A Small Light at the End of the State's Fiscal Tunnel
Here's something you haven't heard in a while: North Carolina's revenue picture is brightening slightly.
State Budget Director Charles Perusse said in a recent interview on N.C. Policy Watch's "News and Views" radio program that tax collections in the last three months show that the economic recovery has taken hold and the state is beginning to rebound.
Over that period, corporate profits are up 10 percent and withholding payments on personal income are up 4.5 percent. Perusse says those numbers represent the highest gains the state has seen in the last two years.
Sales tax collections have increased roughly 3 percent over the same period. The trends may lead to an overcollection of revenues by $300 million by the end of the fiscal year June 30.
That's a tiny fraction of the $3 billion shortfall the state faces next year, but it's not insignificant and is the latest sign that the gloom-and-doomers running for office are off base when they portray North Carolina's problems as among the worst in the country.
It's hard to understand why Gov. Bev Perdue and Democratic candidates aren't more outspoken about the positive numbers. They clearly indicate the state is on the road to recovery and not the disaster that much of the campaign rhetoric would have you believe.
That doesn't mean, of course, that North Carolina is out of the woods. Hardly. Perusse puts the shortfall next year anywhere from $3 billion to $3.5 billion, most of it due to the expiration of the tax cuts passed in 2009 and the end to federal stimulus dollars that helped the state balance the budget in the last two years.
State agencies are now busy working to identify budget cuts of 5, 10 and 15 percent as Perdue requested. Perusse says the administration's process to develop a budget proposal for next year currently assumes that no additional federal money is coming to North Carolina and that the 2009 tax increase will expire as scheduled.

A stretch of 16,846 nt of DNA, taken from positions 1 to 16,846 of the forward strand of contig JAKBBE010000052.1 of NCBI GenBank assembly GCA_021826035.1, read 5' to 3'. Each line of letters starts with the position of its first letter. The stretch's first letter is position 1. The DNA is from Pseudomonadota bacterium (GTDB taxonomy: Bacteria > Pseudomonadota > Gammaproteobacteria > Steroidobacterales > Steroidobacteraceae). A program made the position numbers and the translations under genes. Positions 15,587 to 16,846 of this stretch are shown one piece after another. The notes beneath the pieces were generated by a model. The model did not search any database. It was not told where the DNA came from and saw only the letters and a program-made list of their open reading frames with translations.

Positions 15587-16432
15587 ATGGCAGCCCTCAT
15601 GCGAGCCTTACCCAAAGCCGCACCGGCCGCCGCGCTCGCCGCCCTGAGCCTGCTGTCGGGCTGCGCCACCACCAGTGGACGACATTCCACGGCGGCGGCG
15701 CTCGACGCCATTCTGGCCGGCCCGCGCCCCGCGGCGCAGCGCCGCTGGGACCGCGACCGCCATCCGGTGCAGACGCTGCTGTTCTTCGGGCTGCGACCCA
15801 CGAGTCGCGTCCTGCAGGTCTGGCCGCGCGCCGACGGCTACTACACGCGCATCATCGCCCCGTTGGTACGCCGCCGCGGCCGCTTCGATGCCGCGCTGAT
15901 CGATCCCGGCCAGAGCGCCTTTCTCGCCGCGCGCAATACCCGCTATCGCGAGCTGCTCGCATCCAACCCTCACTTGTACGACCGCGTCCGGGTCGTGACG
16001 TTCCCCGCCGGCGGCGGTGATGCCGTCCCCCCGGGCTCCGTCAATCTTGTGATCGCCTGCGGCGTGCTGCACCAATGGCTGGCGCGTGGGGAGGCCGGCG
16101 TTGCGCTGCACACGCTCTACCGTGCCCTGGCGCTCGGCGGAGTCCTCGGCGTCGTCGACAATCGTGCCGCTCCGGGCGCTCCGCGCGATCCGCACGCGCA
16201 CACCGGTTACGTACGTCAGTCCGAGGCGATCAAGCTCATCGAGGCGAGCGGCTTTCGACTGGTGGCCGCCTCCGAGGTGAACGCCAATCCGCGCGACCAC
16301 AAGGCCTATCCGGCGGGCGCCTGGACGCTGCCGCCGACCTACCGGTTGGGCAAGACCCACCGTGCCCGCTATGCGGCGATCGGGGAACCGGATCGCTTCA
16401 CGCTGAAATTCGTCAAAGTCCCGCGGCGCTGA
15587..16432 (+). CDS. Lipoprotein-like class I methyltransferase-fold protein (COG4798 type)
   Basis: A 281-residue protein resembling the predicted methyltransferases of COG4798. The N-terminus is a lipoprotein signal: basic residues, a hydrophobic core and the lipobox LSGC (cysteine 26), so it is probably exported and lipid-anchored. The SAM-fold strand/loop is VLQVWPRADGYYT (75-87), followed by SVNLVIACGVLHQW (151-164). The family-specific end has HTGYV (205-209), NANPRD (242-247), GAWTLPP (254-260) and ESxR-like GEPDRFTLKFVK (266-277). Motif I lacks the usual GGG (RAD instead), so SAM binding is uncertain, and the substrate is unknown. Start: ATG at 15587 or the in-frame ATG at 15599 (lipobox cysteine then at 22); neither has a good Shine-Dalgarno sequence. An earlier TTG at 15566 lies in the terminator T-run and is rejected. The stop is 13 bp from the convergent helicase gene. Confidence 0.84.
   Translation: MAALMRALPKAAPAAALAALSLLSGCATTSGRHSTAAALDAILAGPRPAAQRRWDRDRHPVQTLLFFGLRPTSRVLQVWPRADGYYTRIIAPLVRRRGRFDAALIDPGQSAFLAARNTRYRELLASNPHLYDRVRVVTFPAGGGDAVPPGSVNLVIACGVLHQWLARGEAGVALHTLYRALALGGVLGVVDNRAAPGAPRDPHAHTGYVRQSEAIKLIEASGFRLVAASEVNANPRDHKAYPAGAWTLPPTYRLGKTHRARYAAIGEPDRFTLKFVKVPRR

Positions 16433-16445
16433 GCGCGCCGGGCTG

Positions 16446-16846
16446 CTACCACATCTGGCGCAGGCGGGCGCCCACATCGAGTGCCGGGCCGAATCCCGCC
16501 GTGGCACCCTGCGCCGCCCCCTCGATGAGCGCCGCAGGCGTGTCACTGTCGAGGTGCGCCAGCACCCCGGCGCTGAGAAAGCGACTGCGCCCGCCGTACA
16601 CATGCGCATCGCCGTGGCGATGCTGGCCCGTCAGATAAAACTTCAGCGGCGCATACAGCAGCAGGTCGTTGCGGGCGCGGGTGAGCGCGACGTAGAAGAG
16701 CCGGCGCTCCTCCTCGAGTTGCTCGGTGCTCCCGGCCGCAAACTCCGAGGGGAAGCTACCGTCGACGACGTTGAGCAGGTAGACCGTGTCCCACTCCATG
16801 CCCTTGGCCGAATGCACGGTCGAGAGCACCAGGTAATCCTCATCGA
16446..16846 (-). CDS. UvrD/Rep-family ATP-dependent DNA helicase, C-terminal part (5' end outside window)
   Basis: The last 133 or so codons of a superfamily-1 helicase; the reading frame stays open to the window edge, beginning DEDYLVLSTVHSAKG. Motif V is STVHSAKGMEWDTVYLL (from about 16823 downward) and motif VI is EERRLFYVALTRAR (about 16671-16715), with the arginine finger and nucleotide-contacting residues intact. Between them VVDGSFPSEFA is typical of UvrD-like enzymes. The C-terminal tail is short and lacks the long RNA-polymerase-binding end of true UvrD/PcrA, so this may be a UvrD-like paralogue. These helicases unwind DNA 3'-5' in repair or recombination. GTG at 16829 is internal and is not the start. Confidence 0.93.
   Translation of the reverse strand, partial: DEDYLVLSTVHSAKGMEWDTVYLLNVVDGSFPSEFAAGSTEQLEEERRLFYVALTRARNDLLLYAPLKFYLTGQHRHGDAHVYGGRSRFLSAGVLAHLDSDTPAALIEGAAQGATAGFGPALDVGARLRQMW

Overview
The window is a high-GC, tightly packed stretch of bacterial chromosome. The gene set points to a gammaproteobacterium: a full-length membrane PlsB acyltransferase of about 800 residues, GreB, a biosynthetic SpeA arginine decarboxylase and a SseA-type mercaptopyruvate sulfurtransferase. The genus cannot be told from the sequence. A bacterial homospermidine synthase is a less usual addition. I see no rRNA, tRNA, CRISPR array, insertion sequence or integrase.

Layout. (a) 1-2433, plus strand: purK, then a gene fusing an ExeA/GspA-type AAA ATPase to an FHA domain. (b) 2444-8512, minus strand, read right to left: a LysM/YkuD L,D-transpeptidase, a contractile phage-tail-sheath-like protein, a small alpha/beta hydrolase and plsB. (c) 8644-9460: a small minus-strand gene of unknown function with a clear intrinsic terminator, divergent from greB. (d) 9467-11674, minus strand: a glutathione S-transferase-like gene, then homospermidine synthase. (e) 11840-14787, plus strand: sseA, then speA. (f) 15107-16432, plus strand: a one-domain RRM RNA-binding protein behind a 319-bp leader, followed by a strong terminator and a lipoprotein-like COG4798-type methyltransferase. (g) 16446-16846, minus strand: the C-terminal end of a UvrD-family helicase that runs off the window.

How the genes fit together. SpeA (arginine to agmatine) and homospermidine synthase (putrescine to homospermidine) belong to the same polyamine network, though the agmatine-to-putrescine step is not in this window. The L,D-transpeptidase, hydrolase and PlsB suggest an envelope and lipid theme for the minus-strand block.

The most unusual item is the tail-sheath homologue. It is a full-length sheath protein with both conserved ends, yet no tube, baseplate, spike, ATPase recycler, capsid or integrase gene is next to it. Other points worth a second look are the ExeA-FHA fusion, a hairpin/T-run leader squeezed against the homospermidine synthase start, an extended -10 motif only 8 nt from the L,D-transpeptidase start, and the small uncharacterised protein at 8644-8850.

He also acknowledges it won't be easy to balance the budget with cuts alone, and that's an understatement. It's impossible to imagine any way lawmakers could make $3 billion in cuts on top of the cuts already made in the last two years without decimating education and human services.
But that hasn't stopped conservative candidates for the General Assembly from signing no-new-taxes pledges. Many have also promised to lower taxes across the board, which could push the budget hole closer to $4 billion.
The same candidates have so far been able to get away with discussing many specifics about where to cut that much, but the specifics will be unavoidable if they are elected and have to put the state budget together.
Then there's the state's antiquated revenue system. Even with the recent improvements in the revenue picture, the system itself is still out of sync with the state's economic activity.
State lawmakers need to do more than solve next year's budget problem if they want to put the state on the right track and make future shortfalls less painful. They should finally overhaul the revenue system and at the very least broaden the sales tax base to include many more services.
Judging by the campaign rhetoric this fall, it's hard to be optimistic that legislators will be up to all those challenges.
But at least there's a glimmer of hope this week in Perusse's numbers. It may only be a small light at the end of the tunnel, but that's better than the darkness that has been surrounding us.
Chris Fitzsimon is executive director of N.C. Policy Watch. Contact him at firstname.lastname@example.org.
More like this story